How to


Past Papers

Study Help
August 12, 2022

Past papers should form the bulk of your revision after learning the material. They are crucial to understanding exactly what you need to write, i.e., what you will get the mark for.

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How to Use Past Papers

  • Make sure that you’ve learnt all the material in the paper you’re focusing on.
    Once you feel confident you’ve absorbed it, start doing practice questions from past papers. You can find thousands of these questions in Flyp’s Question Bank.
  • Before tackling any question, look at the number of marks that it is worth.
    For most subjects, this number tells you how many key points you need to write in your answer, as well as the amount of time in minutes that you should be spending on it. For example, three-mark questions are looking for three specific pieces of information and should take no more than three minutes to write.
  • After answering some questions, go through the mark schemes (also found in Flyp’s Question Bank) and mark your own work.
    Don’t be easy on yourself! Compare your answers to the exact wording in the mark scheme. If you didn’t write what’s there, don’t award yourself the mark; this is how the examiner is going to be looking at your answers. It’s very easy to lose most if not all the marks on questions the first time you do them, not because you don’t understand the material, but because you haven’t used the same key words and phrases as those in the mark scheme. Don’t let this discourage you!
  • Instead, read through the mark schemes.
    What did you miss? Look for those key words and phrases (the most important key ideas will sometimes be in bold). Writing these in your answer is the only way you can get the marks for this specific question, so make sure to learn them. Knowing the mark scheme answer will also help you to understand what the examiner needs to see for similar questions.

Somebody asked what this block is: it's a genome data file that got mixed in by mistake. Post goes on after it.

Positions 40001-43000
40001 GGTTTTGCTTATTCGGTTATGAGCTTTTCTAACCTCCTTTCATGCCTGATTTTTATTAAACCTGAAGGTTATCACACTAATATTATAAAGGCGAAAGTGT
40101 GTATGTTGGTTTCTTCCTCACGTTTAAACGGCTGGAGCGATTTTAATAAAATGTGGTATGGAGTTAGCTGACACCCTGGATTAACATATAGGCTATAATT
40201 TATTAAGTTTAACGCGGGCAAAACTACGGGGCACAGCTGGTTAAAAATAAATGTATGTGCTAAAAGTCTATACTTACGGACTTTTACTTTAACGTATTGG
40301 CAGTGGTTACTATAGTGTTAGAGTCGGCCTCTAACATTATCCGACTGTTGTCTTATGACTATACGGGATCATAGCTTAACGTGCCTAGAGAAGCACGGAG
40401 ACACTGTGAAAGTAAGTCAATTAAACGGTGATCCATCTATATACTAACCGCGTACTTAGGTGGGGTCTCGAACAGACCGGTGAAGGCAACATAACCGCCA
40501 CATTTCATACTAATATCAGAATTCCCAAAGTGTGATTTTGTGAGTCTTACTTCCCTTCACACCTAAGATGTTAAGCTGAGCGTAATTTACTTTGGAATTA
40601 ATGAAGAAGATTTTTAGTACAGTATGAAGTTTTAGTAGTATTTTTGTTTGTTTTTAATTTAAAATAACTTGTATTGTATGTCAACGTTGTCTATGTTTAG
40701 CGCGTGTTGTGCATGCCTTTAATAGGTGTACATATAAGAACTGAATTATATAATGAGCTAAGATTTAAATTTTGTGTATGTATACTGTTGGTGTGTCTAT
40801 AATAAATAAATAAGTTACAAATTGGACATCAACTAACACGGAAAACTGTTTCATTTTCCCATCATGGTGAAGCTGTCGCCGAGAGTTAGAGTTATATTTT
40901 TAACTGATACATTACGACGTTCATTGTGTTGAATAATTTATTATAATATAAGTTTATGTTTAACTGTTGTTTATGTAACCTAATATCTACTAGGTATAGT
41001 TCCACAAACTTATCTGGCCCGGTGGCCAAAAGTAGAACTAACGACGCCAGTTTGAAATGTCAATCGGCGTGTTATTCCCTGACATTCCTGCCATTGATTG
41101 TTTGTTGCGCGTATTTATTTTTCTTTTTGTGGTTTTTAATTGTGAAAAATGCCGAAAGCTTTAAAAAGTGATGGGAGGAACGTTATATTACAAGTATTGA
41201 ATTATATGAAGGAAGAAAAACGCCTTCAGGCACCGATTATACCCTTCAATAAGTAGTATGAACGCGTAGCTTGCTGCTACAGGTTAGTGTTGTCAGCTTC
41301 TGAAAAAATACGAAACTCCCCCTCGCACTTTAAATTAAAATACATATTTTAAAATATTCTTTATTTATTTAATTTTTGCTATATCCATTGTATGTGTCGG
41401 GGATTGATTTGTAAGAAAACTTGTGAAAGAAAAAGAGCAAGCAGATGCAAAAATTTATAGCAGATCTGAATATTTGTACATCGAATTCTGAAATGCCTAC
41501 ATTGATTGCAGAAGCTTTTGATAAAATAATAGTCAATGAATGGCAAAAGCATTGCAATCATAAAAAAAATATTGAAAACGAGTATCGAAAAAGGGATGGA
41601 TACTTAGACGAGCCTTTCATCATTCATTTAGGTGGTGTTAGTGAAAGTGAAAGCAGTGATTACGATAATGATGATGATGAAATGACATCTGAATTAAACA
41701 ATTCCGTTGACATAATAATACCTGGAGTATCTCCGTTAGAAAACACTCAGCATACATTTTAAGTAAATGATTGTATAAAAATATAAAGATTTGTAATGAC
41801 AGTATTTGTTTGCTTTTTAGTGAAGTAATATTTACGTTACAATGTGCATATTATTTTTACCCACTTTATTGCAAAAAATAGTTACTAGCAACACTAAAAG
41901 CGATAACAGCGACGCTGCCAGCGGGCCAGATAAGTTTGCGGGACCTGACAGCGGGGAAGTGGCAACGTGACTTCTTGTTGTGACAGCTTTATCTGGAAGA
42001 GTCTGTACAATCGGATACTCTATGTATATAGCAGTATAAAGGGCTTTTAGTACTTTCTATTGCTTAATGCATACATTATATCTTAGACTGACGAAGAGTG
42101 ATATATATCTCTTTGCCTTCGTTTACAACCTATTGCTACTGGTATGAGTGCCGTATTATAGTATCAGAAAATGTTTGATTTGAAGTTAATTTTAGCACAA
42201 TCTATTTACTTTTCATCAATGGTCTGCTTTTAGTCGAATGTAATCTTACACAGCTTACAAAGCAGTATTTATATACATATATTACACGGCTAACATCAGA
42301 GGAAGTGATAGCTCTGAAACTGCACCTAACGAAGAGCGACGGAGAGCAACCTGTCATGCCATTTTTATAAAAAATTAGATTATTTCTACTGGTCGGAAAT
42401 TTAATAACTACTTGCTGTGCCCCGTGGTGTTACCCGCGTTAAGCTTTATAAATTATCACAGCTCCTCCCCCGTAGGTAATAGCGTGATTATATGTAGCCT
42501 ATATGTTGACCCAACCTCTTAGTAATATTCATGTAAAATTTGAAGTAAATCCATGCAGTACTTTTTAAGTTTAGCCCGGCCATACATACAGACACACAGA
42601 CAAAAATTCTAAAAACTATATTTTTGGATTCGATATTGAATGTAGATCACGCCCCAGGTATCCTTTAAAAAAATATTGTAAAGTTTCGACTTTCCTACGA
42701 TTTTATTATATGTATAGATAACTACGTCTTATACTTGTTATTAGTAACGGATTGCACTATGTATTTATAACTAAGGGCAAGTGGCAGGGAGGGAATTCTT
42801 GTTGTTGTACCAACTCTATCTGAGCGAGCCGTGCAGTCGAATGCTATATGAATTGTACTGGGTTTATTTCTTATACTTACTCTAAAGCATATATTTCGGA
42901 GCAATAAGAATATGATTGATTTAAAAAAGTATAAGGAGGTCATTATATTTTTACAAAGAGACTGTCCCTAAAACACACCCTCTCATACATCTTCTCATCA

• Repeat!
    The key to consistently getting the marks is knowing what’s in the mark scheme, and to do this, you have to see quite a few questions, and quite a few mark schemes! Try to vary the topics and subjects you study each day, but make sure that you keep revisiting them, trying new questions each time. You’ll begin to absorb the key ideas and see huge improvements in marks collected.
  • Do timed past papers, and try to do them under exam conditions if you can.
    Timing yourself is the only way to understand your own pace, so you know for the future whether to write more quickly or take more time to develop your answer. Being able to work under time pressure also helps to relieve some of the stress for the real exam. Aim to leave at least 20 minutes at the end of the exam to review your answers. Use this time to make sure that you wrote all the key words that the mark scheme might contain in your answers.
  • How to choose your past papers.
    When choosing which past papers to tackle for a given subject, aim for the most recent ones. These use the more updated syllabuses, so will be the most similar to your own exam.
  • Finally, make sure to choose the right paper to review.
    Paper 1s contain different material and have different timings to Paper 2s, so ensure you cover all the types, not just one!

Hopefully, this advice will help you to make the most of your past papers. Working through past papers and their mark schemes is easily one of the most underrated study methods out there, so spend ample time on them!

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